DIY projects

Vintage Desk Makeover

Hello there! Today I have a desk makeover to share with you. I found this desk on a local buy and sell website for $80.oo. Normally that would be more than I’d want to spend, but the desk was so unique, I had to have it. ūüėČ

Vintage Desk Makeover

The desk only needed a minor repair. The side of the desk where the left drawer is had fallen off. A few Kreg holes and wood glue fixed it right up.

I had the desk in the garage so I could sand the top and the drawers. I sanded all the way to the bare wood so it would accept new stain. The rest of the desk got a good sanding with 220 grade sand paper to prep for paint. Once the desk was ready for its new look, I stained the top and drawers, then brought the desk inside for painting. (It took days to sand and stain because it’s been soooo hot here! I would only work on the desk early in the morning before it got too sweltering in the garage.)

Vintage Desk Makeover

Once inside the lovely, cool air of my kitchen, I gave the desk a couple of coats of paint. I used a Sherwin Williams color from Lowes in a flat finish.

Vintage Desk Makeover

I used the original hardware, but I gave them a matte black coat of spray paint. And it’s finished!

Vintage Desk Makeover

This was a fun makeover! I love it so much it’s staying in my house. Not the booth this time!

Vintage Desk Makeover

Vintage Desk Makeover

DIY projects, DIY Projects & Decor

Antique Sewing Machine Makeover

I have been keeping a look out for an old sewing machine base and I was lucky enough to happen upon one for $45! These babies usually go for over $100!

This one needed a good cleaning. After wiping it down though, it still looked dull and rusty. I found a product called Rust-oleum Rust Reformer. It covers metal with a black protective covering that stops rust and allows you to paint over it. I liked the way it looked straight out of the spray can. The mat finish was perfect.

I did cover the Singer logo and the sides with blue tape. They still had the original gold tone I wanted to maintain.

The top was made from wood I had stashed. I used Dark Walnut to stain it.

The handles on the sides were a 50% off buy from Hobby Lobby. They have the best knobs and handles!!!

This beauty is not going to make it to my booth. I’m keeping this one! ūüôā

But I will be keeping my eyes open for another sewing machine base! Or two!

Antique Sewing Machine Makeover

Antique Booth, Thrifty Finds

Online Auction Find

I recently discovered, thanks to a friend of mine, the on-line auction site EBTH. It stands for Everything But The House.¬† “sells furniture, jewelry, art, coins, cars, collectibles and more, in 20 cities and counting.”

And it’s awesome! And a little bit addicting too. I only bid on auctions in my neck of the woods, but you can bid on any location and have your item(s) shipped to you. The auctions last six days, so you need a little patience.

Here’s a few pieces I won in the last auction I bid on. They are now in my booth.

Birdcage Windsor Chairs
Birdcage Windsor Chairs
Bentwood Cane Seat Chair
Bent Wood Caned Seat Chair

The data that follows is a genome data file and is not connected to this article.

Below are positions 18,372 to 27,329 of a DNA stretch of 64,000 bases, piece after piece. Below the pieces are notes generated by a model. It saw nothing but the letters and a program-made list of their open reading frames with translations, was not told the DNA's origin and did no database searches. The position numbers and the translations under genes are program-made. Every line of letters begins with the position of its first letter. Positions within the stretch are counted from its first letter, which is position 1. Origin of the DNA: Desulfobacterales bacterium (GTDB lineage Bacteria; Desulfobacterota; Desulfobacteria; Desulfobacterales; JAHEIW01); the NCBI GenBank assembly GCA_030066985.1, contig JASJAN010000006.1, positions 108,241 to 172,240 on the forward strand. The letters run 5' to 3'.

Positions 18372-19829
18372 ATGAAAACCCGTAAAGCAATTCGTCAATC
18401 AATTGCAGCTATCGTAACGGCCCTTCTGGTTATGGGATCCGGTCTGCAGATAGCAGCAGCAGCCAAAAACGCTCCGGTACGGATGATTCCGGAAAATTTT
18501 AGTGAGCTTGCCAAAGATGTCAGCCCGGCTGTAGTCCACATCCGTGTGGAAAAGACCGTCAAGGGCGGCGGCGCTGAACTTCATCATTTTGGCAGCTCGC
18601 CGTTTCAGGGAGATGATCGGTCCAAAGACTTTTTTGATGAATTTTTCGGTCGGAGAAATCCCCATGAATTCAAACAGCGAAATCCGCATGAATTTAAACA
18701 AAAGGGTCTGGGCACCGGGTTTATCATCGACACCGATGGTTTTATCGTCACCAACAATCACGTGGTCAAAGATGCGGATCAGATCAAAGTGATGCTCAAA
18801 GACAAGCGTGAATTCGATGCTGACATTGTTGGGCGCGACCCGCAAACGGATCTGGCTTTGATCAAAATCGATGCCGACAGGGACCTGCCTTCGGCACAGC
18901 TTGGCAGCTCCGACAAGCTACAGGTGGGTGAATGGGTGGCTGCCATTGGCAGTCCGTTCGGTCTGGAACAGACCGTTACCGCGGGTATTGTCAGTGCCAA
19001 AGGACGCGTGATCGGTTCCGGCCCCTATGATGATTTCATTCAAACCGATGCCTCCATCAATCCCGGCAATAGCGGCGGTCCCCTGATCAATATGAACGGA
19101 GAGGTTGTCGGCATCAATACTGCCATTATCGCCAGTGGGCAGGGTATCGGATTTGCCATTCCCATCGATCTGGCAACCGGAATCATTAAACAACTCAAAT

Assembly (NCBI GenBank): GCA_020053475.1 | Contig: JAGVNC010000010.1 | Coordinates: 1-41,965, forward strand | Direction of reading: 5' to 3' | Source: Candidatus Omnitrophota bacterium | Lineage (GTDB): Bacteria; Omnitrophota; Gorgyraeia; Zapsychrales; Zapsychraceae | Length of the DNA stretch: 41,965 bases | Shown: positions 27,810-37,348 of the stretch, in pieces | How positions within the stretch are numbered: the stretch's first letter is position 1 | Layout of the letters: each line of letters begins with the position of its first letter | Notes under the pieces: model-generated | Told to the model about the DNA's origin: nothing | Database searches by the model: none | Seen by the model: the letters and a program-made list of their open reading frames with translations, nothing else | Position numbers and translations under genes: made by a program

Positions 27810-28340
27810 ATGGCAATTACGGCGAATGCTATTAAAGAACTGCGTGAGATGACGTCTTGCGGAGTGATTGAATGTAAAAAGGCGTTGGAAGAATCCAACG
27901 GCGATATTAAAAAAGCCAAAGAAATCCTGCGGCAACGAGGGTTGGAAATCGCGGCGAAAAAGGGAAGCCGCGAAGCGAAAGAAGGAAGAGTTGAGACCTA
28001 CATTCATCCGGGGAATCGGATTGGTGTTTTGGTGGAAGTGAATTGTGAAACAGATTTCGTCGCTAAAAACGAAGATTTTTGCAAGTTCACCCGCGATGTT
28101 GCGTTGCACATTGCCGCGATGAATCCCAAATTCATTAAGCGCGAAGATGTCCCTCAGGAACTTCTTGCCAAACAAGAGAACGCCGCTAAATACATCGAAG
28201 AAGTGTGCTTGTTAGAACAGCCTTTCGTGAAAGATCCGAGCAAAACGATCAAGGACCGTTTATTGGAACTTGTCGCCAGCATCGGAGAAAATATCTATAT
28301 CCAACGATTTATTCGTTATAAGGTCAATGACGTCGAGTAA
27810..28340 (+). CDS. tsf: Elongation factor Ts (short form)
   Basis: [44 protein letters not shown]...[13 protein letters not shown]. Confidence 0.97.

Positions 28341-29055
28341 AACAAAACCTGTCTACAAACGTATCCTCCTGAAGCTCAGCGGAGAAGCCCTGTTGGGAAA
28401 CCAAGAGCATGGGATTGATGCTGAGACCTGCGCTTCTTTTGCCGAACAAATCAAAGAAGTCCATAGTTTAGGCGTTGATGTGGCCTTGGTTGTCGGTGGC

As much as I love “treasure hunting” for items for my booth, it’s kinda nice sometimes to find cool pieces from the comfort of your favorite chair with a computer on your lap. ‘Cuz that’s how I roll! ūüôā




DIY Projects & Decor, YankeeBelle Designs

DIY Tin Panel Art

My antique booth partner, Crys, picked up this large metal panel at an antique fair a while back. After painting it and giving it an aged” wash, she gave it to me to frame.

framed metal picture 1

A few months back,¬†I had picked up trim pieces at Habitat Restore just because they were $2.50 each. Ten feet pieces of decorative trim. For $2.50! For the whole thing! Amazing I tell ya. ūüėČ

Anywho, back to the project… After measuring the tin panel, I used a miter saw and cut four pieces for trim. I attached the mitered corners together with wood glue and a pin nail gun.

framed metal picture 2

Then I used a bit of wood putty to fill in the gaps. Once the wood putty was dry, I gave the whole frame a light sanding.

framed metal picture 3

Then I used old brown paint (really old, I had to water it down!) to paint the wood frame. After a couple of coats, I was not happy with how it looked. I had black chalk paint out, (from another project I’m working on), so I decided to give that a try. I brushed a coat of the chalk paint on top of the brown paint, and it looks fabulous! Looks like stained wood, instead of painted. I love it.

frame metal picture 4

To attach frame and the tin together, I used mirror hangers. Then I used a staple gun to add more support where the tin bowed out.

DIY Tin Panel Art

This is how it looks now, on my mantel. If the tin was mine, I’d keep it! But it’s going in our booth very soon. Very easy project and a one of a kind piece of art!

DIY Projects & Decor

Habitat Restore Desk Makeover

We saw this old, sad-looking piece at Habitat Restore and thought it was a good candidate for a desk makeover. After bringing it home though, I admit I had buyer’s remorse. It was ugly. And I didn’t have a vision in my head of what I wanted to do with it. So I did what I do a lot – I winged it… using paint I already had.